International climate conference 2016, Marrakech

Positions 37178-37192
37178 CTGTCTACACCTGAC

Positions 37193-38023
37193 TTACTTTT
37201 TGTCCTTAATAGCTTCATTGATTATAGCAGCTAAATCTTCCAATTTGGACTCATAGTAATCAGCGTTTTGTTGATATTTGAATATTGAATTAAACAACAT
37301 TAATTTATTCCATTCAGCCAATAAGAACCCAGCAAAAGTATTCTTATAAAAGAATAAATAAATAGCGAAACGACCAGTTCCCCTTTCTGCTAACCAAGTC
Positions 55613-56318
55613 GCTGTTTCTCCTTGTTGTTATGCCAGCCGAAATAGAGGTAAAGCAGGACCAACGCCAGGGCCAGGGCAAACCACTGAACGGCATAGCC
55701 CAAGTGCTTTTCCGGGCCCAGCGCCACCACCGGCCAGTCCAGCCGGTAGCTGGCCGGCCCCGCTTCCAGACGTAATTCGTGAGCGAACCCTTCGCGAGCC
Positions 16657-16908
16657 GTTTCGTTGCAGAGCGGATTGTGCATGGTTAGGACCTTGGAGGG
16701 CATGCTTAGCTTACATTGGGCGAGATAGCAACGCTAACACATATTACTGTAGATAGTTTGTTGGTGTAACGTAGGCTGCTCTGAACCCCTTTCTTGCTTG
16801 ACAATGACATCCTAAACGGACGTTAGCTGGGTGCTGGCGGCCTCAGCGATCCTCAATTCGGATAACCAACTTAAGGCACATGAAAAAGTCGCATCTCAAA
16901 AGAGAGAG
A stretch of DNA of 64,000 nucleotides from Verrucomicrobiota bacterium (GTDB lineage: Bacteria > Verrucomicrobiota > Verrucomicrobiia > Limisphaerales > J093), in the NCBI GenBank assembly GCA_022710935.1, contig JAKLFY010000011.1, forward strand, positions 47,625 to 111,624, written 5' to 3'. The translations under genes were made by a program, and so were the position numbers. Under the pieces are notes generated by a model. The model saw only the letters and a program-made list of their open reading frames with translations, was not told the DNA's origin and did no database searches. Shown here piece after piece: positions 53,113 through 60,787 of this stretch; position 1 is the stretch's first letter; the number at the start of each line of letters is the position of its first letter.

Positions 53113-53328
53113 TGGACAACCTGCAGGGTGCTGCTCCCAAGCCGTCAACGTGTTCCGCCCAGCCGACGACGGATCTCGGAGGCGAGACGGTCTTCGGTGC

For two weeks around mid-November, climate policy wonks, negotiators and ministers flocked to Marrakech for the annual international climate conference. It was not long before the elation due to the early ratification of the Paris Agreement (just ahead of the start of COP22) gave way to dismay at the news of the US election results, which left many in doubt as to what President Trump's election would mean for global momentum on climate action. The COP22 in Marrakesh was dubbed the ‘COP of implementation’, referring both to the drafting of the landmark Paris ‘rulebook’ and the implementation of national climate ambitions. Despite the US election results, speakers at CEPS’ post-COP22 event agreed that all countries in Marrakesh showed defiant resolve and determination to continue to implement the Paris Agreement of 2015 and the associated national climate plans, known as Nationally Determined Contributions. Non-state actors are also playing a greater role as the issue of climate is ‘mainstreamed’ into other policy fields such as trade, finance, and development. On the EU’s ambition as enshrined in the 2030 Framework for Climate and Energy and the Energy Union (and recently boosted by the release of the Winter Package), it was noted that earlier concerns about the ‘EU leading, but with no-one following’ no longer held. Elsewhere in the world, other countries, cities, and regions are also taking major steps towards renewable energy, energy efficiency and decarbonising their economies. For the EU this means that its role in international climate policy should be geared increasingly towards facilitating climate diplomacy and reaching consensus on issues such as climate finance, which should help developing countries to reach their climate objectives.